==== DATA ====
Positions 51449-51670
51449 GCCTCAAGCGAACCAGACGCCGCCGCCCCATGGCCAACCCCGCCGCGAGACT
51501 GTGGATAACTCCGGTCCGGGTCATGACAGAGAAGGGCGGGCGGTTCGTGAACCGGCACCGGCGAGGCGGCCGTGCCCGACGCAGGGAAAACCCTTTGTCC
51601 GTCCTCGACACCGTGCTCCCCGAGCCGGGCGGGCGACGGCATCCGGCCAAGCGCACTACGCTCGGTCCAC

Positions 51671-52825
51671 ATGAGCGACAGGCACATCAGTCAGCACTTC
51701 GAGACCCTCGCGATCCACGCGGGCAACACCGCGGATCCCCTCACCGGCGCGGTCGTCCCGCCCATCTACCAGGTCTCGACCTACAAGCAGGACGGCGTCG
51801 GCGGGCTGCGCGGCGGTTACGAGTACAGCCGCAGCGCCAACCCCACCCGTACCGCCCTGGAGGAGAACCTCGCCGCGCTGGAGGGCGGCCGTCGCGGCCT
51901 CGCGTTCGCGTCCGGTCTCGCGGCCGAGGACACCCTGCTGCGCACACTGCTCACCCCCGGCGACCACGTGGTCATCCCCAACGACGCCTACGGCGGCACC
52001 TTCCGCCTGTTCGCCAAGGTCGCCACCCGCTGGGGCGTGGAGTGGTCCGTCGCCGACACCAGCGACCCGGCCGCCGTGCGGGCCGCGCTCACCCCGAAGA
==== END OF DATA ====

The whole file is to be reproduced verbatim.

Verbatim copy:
Positions 51449-51670
51449 GCCTCAAGCGAACCAGACGCCGCCGCCCCATGGCCAACCCCGCCGCGAGACT
51501 GTGGATAACTCCGGTCCGGGTCATGACAGAGAAGGGCGGGCGGTTCGTGAACCGGCACCGGCGAGGCGGCCGTGCCCGACGCAGGGAAAACCCTTTGTCC
51601 GTCCTCGACACCGTGCTCCCCGAGCCGGGCGGGCGACGGCATCCGGCCAAGCGCACTACGCTCGGTCCAC

Positions 51671-52825
51671 ATGAGCGACAGGCACATCAGTCAGCACTTC
51701 GAGACCCTCGCGATCCACGCGGGCAACACCGCGGATCCCCTCACCGGCGCGGTCGTCCCGCCCATCTACCAGGTCTCGACCTACAAGCAGGACGGCGTCG
51801 GCGGGCTGCGCGGCGGTTACGAGTACAGCCGCAGCGCCAACCCCACCCGTACCGCCCTGGAGGAGAACCTCGCCGCGCTGGAGGGCGGCCGTCGCGGCCT
51901 CGCGTTCGCGTCCGGTCTCGCGGCCGAGGACACCCTGCTGCGCACACTGCTCACCCCCGGCGACCACGTGGTCATCCCCAACGACGCCTACGGCGGCACC
52001 TTCCGCCTGTTCGCCAAGGTCGCCACCCGCTGGGGCGTGGAGTGGTCCGTCGCCGACACCAGCGACCCGGCCGCCGTGCGGGCCGCGCTCACCCCGAAGA